Albums: Paul McCartney, Lenny Kravitz, Paul Simon, Spiritualized, Per Gessle

Paul McCartney's new album Egypt Station

Paul McCartney

Egypt Station

EVEN though Sir Paul McCartney has absolutely nothing to prove, on Egypt Station he sometimes sounds like an older musician eager to compete with the young bucks. Fuh You, in particular, a shamelessly upbeat party-starter, wouldn't sound out of place being delivered by George Ezra. The album's best moments, however, come when he sticks to what he knows best: the descending chord structure of Dominoes and wistful lyrics of Confidante are vintage Macca, and demonstrate his unparalleled ear for the sweetest of melodies. Most of the tracks, which are heavy with reverb, barrelling piano and unexpected sitar breaks, can't help but recall The Beatles and sometimes, such as on the messy Despite Repeated Warnings, McCartney flirts dangerously with self-parody. But even when he does tend towards the self-indulgent, after 50-odd years as one of the most influential artists in the business he's earned a little indulgence.

James Robinson


Lenny Kravitz

Raise vVibration

CONTRARY To popular belief and medical science, David Bowie and Prince did not actually die in the Great Talent Cull of 2016. They have, instead, been locked away in Lenny Kravitz's basement to collaborate on Raise Vibration, his 11th full-length album. The duo's influence is no more keenly felt than on Who Really Are The Monsters?, a hybrid of their respective Fame and New Power Generation eras that sets the tone for the rest of the record. Despite his undeniable talent as a rock guitarist, vocalist and songwriter, Kravitz's star has never quite recaptured the heights of 20 years ago. Raise Vibration is classic Kravitz - funk, blues and power chords. There are a couple of dud turns (Here To Love and Johnny Cash do not sit kindly among the rip-roaring rock buffet) but the record – all 60-plus minutes of it – will please those already familiar both with his work and that of Kravitz's idols.

Ryan Hooper


Paul Simon

In The Blue Light

FOR his 14th solo album, Paul Simon has breathed new life into 10 of his favourite songs from his extensive back catalogue. Some of the new versions have such wildly different arrangements they take on new character traits and are almost new songs in their own right. A comforting source of familiarity comes from Simon's unmistakable, near-spoken vocals. While still strong after all these years, they have subtly aged to add to the reflective mood of this album. The retrospective nature of this project seems poignant, given that Simon is set to finish his farewell tour. There are four reworked tracks from 2000 album You're The One on the record. It may have been nice to hear an even wider selection from Simon's repertoire reimagined.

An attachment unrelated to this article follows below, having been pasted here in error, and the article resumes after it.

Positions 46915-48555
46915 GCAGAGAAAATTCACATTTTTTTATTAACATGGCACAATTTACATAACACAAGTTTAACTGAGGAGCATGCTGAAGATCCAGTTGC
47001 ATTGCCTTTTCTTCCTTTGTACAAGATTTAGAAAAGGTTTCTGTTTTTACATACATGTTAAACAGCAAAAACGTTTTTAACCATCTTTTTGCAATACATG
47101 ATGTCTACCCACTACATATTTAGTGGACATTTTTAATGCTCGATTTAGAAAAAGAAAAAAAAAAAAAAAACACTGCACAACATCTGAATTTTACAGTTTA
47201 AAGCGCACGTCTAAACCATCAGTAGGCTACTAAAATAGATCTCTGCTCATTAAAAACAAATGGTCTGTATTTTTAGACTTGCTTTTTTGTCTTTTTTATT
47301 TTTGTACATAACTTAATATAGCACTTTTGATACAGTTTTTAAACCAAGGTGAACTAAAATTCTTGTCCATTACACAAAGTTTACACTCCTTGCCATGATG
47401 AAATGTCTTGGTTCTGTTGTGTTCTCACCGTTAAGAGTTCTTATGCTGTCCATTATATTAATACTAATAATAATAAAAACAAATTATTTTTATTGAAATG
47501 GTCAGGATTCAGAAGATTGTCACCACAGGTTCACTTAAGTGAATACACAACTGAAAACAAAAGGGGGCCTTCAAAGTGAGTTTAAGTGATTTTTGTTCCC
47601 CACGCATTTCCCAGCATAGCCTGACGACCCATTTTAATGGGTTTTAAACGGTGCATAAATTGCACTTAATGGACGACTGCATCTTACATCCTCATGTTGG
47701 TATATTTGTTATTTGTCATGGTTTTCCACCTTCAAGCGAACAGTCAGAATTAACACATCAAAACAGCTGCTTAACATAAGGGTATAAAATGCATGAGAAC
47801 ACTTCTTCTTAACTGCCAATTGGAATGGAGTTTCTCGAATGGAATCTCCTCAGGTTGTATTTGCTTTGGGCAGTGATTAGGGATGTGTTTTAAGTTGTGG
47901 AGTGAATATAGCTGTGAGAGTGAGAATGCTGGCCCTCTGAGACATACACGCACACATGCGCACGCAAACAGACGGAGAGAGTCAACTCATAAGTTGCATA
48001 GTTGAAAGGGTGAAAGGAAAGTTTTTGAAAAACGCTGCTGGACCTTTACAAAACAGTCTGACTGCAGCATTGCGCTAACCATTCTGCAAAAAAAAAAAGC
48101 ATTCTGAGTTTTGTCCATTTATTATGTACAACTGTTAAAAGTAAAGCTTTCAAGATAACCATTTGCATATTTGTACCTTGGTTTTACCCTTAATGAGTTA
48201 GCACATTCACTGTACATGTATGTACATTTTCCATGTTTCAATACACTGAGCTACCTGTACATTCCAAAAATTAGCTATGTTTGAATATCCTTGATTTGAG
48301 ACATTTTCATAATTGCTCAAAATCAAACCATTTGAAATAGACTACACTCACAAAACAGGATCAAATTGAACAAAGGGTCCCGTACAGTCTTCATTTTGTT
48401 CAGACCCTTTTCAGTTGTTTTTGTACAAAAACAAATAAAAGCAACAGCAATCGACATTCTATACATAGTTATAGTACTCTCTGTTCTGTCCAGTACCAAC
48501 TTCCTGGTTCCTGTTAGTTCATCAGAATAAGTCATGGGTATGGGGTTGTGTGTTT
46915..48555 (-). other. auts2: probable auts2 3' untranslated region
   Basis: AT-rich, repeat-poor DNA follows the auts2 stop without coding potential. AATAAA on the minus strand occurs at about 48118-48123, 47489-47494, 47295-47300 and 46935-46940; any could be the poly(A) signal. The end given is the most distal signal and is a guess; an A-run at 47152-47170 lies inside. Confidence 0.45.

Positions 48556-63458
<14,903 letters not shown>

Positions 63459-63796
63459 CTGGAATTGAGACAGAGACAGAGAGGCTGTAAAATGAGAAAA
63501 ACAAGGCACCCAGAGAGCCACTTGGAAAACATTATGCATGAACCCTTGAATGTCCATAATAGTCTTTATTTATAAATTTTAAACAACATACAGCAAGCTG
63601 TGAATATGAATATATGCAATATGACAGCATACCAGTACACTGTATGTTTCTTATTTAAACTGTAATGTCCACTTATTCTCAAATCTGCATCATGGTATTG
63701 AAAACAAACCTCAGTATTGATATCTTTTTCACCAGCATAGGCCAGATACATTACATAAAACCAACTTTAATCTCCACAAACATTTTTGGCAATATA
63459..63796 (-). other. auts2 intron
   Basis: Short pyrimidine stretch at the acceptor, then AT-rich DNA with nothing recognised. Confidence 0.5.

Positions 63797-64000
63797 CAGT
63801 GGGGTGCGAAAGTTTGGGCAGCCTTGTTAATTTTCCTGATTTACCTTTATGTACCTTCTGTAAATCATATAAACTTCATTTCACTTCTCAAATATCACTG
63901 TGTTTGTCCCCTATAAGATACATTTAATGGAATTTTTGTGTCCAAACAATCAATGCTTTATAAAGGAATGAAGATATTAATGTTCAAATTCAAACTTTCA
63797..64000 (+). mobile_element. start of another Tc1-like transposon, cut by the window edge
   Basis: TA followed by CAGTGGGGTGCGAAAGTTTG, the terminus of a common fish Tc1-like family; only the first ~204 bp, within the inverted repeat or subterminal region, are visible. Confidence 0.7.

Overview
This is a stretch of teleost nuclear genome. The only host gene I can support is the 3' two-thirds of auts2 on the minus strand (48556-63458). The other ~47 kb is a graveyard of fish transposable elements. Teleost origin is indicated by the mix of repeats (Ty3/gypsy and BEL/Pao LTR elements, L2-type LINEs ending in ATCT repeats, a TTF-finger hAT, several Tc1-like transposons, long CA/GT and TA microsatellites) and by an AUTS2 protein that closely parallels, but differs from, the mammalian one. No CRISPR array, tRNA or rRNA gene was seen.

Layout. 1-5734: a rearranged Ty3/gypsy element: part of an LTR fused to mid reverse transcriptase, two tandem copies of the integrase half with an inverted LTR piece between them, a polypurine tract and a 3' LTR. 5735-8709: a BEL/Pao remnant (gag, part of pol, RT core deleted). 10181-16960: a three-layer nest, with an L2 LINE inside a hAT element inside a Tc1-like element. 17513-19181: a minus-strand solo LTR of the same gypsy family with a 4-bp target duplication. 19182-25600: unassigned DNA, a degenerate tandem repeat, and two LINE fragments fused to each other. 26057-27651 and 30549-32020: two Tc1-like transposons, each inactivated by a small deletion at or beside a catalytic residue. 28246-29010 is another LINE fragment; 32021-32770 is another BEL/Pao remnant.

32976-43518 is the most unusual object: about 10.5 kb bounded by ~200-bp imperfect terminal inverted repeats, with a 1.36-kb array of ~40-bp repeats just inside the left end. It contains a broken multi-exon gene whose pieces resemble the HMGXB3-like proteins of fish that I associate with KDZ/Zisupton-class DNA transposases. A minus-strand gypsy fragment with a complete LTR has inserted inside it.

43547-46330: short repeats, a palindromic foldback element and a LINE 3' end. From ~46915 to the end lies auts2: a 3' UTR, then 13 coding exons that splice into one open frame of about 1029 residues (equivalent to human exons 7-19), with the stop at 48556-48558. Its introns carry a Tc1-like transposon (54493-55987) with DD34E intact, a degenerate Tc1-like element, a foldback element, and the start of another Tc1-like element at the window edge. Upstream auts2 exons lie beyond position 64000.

But when you are one of the most revered songwriters in the history of pop music, you can revisit any of your old songs you desire.

Andrew Arthur



And Nothing Hurt

IT'S been six years since Spiritualized's last album, Sweet Heart, Sweet Light. While working on And Nothing Hurt, Jason Pierce hinted that this may be the group's final fling. Since splitting up the influential Spacemen 3, Spiritualized have released some of my favourite music of all time, but even the most ardent fan would have to admit it's been years since the last truly great album, 2001's Let it Come Down. Is the new album a fitting epitaph? Sadly, no. And Nothing Hurt is in large part pretty MOR, featuring lots of mid-paced, slightly slushy ballads. Having said that, J Spaceman still knows how to write a rock song, and the best parts of the album are where he lets loose and melds bursts of jazz-influenced noise with guitars. A Perfect Miracle may be a rewrite of the title track to Ladies And Gentlemen We Are Floating In Space, but that's no bad thing.

Robert Barker


Per Gessle

Small Town Talk

CHANCES are that you know more Per Gessle songs than you realise. For any Gen X-er they were unavoidable, soundtracking era-defining movies, school discos, first snogs and forlorn crushes. Gessle was the songwriting wizard behind Roxette, a shaggy-haired, guitar-toting sidekick to Marie Fredriksson. Fredriksson, with her unmistakable blonde crop and bombastic voice, caught much of the attention but Gessle crafted the Swedish band's sound. The hits have continued to flow in his native Sweden and they largely now come under his own name. The prescribed narrative behind Small Town Talk, his eighth solo record, is that Gessle has gone to Nashville to make his country album. The 59-year-old makes it work for him without veering too far from his familiar path. Opener There's A Place is full of charm, the title track is a tearjerker featuring Nick Lowe, and the highlight comes with the elegant The Finest Prize. Overall it's less of an illicit joyride though, and more an album that plays by the rules.

John Skilbeck


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